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Guilherme Gerdau Johannpeter: The man with the plan

Keywords: Tags  Guilherme Gerdau Johannpeter, Gerdau Long Steel North America, Jo Isenberg-O'Loughlin

You don’t have to be born Brazilian or a member of the Gerdau steelmaking dynasty to know your way around a long products mill. But it can’t hurt. 

Almost any way you slice it, it’s tough denying the leg up that comes from sharing a gene pool shaped by more than a century of producing, fabricating and distributing steel and a bloodline marked by a strong sense of direction and a hearty appetite for growth. Over the years, those two traits have combined to transform Gerdau SA, which began life as a small nail factory in southern Brazil in 1901, into a global steel powerhouse with more than 45,000 employees worldwide.

At last count, Gerdau’s North American business operation, now known as Gerdau Long Steel North America (GLSNA), accounted for just shy of 40 percent of its parent company’s 25.3 million tonnes of annual crude steel production capacity and 43 percent of its 21.3 million tonnes of annual rolled product capacity. Behind those percentages is an acquisition drive that dates back to 1989 but accelerated significantly over the past decade, when Porto Alegre-based Gerdau almost single-handedly consolidated the North American steel long products sector.

“Gerdau has invested almost $7 billion in North America in the past five years alone,” Guilherme Gerdau Johannpeter, who was named president of GLSNA in June 2011, told AMM in an exclusive interview at the company’s Tampa, Fla., headquarters. “There is no other market outside Brazil where we have been so active or made such a large investment. We have taken a leadership position in consolidating long products in North America.”

Johannpeter, who joined Gerdau in Brazil in 1985 and relocated to the United States in 2006 to serve as marketing manager for what was then known as Gerdau Ameristeel, is the son of Frederico Gerdau Johannpeter, a vice chairman of Gerdau SA and a nephew of Jorge Gerdau Johannpeter, chairman of the parent company. Prior to his appointment as president in a move that followed the earlier purchase by Gerdau SA of all the issued and outstanding common shares of Gerdau Ameristeel not already owned, Johannpeter earned his wings by serving successively as vice president of the Manitoba steel mill, bright bar and Duluth grinding ball facilities, vice president for SBQ and wire rod operations for GLSNA and vice president of Gerdau Special Steel North America.

Gerdau SA got its first taste of the North American market in 1989, when it purchased Canada’s Courtice Steel. A decade later, the company began a series of acquisitions—starting with the purchase of Ameristeel, then the second-largest rebar producer in the United States. In relatively rapid succession, Gerdau added the Birmingham Southeast mill in Cartersville, Ga. (2001); merged with Canada’s Co-Steel (2002); acquired four mills from North Star Steel (2004); added Pacific Coast Steel, Sheffield Steel and Fargo Iron & Metal (2006); and acquired Chaparral Steel, a large Midlothian, Texas-based producer of structural and rebar steel, in a deal valued at $4.22 billion (2007). The company extended its reach to the West Coast in 2010, when it acquired Rancho Cucamonga, Calif.-based Tamco Steel, one of the largest rebar mills in the region.

At last count, Gerdau Long Steel North America, now the second-largest mini-mill producer and steel recycler in North America, carried a nameplate capacity of more than 10 million tons of finished steel products; was operating and growing a vertically integrated network of mini-mills, scrap recycling and downstream fabrication facilities across North America; and was supplying a diverse mix of merchant steel, rebar, structural shapes, fabricated steel and wire rod to a wide range of end markets.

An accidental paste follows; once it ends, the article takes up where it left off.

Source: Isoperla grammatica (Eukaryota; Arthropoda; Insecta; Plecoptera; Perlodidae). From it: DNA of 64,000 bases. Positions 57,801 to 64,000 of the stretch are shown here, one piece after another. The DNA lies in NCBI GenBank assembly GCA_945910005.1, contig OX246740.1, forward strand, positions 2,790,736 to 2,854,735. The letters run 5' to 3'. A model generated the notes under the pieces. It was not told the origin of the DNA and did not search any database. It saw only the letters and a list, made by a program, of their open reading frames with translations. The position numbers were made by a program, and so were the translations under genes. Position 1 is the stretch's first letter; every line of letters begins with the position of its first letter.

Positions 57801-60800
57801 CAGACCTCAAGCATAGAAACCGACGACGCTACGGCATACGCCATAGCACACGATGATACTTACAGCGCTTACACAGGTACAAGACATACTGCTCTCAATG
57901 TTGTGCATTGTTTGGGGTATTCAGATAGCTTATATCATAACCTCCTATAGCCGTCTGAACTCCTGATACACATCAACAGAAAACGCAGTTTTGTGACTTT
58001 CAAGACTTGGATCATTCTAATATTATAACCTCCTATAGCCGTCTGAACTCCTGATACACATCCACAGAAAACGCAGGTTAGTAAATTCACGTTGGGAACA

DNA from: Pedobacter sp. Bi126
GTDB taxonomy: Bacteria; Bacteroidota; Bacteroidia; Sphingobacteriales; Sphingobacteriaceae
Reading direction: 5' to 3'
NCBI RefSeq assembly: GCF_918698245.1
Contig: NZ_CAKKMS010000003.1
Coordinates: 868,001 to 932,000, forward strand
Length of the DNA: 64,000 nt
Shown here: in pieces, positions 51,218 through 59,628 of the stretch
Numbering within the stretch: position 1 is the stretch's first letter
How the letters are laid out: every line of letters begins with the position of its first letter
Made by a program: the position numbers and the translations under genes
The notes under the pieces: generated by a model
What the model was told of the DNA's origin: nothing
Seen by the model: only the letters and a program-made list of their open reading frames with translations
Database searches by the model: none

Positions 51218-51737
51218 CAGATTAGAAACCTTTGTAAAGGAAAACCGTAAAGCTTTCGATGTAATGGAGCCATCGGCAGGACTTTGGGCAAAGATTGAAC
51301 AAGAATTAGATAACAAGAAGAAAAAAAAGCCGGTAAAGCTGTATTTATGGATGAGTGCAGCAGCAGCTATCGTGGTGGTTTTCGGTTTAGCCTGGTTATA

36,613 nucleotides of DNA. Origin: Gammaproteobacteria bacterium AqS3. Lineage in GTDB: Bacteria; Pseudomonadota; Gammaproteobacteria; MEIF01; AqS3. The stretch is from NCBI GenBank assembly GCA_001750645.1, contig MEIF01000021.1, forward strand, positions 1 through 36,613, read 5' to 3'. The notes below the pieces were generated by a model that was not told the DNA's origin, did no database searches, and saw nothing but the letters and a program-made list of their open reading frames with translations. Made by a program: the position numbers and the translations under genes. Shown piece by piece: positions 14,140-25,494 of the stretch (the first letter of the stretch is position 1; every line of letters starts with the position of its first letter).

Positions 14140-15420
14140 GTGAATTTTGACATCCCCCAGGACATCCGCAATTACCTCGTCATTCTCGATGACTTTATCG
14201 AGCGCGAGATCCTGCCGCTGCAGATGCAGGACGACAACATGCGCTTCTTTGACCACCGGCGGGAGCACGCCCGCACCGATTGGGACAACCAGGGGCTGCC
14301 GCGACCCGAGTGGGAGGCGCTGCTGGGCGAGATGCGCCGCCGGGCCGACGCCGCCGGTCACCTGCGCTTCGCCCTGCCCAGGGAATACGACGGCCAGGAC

“We’ve made 19 acquisitions since 1999,” Johannpeter said. “We basically focused our acquisition strategy in North America on mills, downstream operations and scrap. And I think we are going to continue to do that.”

Asked about the rapid-fire timing of the acquisitions and factors prompting them, Johannpeter cited several considerations, beginning with Gerdau’s deep roots in electric furnace steelmaking. “We are a scrap-based steel company,” he said. “Our DNA is scrap. We are steelmakers who produce long products. And we clearly saw an opportunity to run these mills more efficiently. We asked ourselves if we were capable and had the resources to do that, and the answer was yes.

“We never wanted to diversify our business in any other product line. We wanted to continue doing long products. And we sort of kept on growing because the opportunities came,” Johannpeter said. “All the businesses that we acquired in North America had one thing in common: They were all for sale. And I think we don’t regret any of the acquisitions on the mill side, on the scrap side or downstream.”

One of Gerdau’s most recent and intriguing buys—given the battered shape of the construction market on the West Coast—was the late-2010 acquisition of rebar producer Tamco Steel for an estimated $165 million. That transaction opens a window on the decision-making dynamics at work at Gerdau.

“We really wanted to do it. So we did it,” said Johannpeter, who holds a law degree from Unisinos University in Brazil and an MBA in marketing and finance from Northwestern University’s Kellogg Graduate School of Management. “The West Coast is absolutely the worst market in probably one of the worst periods in recent history. So in the worst market conditions in probably one of the worst short-term market scenarios out there, what do we do?” Johannpeter asked rhetorically. “We go in and buy a steel company. That is the advantage we have of taking a longer-term view.

“We already had a very strong footprint in the downstream segment of the West Coast market,” he said, referring to Gerdau’s previous general partnership with Pacific Coast Steel, one of the largest reinforcing steel subcontractors in the United States. “So we were poised to integrate the West Coast fabrication operations with a mill. And we did it. That is one of the segments we really want to be a player in and to be able to influence the market.”

GLSNA assumed full ownership of Pacific Coast Steel last year after purchasing a controlling interest in the California fabricator in 2006. At the time, Johannpeter credited the acquisition of the Rancho Cucamonga mill with not only allowing Gerdau to supply rebar to customers from coast to coast but providing a ready and reliable source of steel for West Coast regional projects and more competitive bids due to lower freight costs.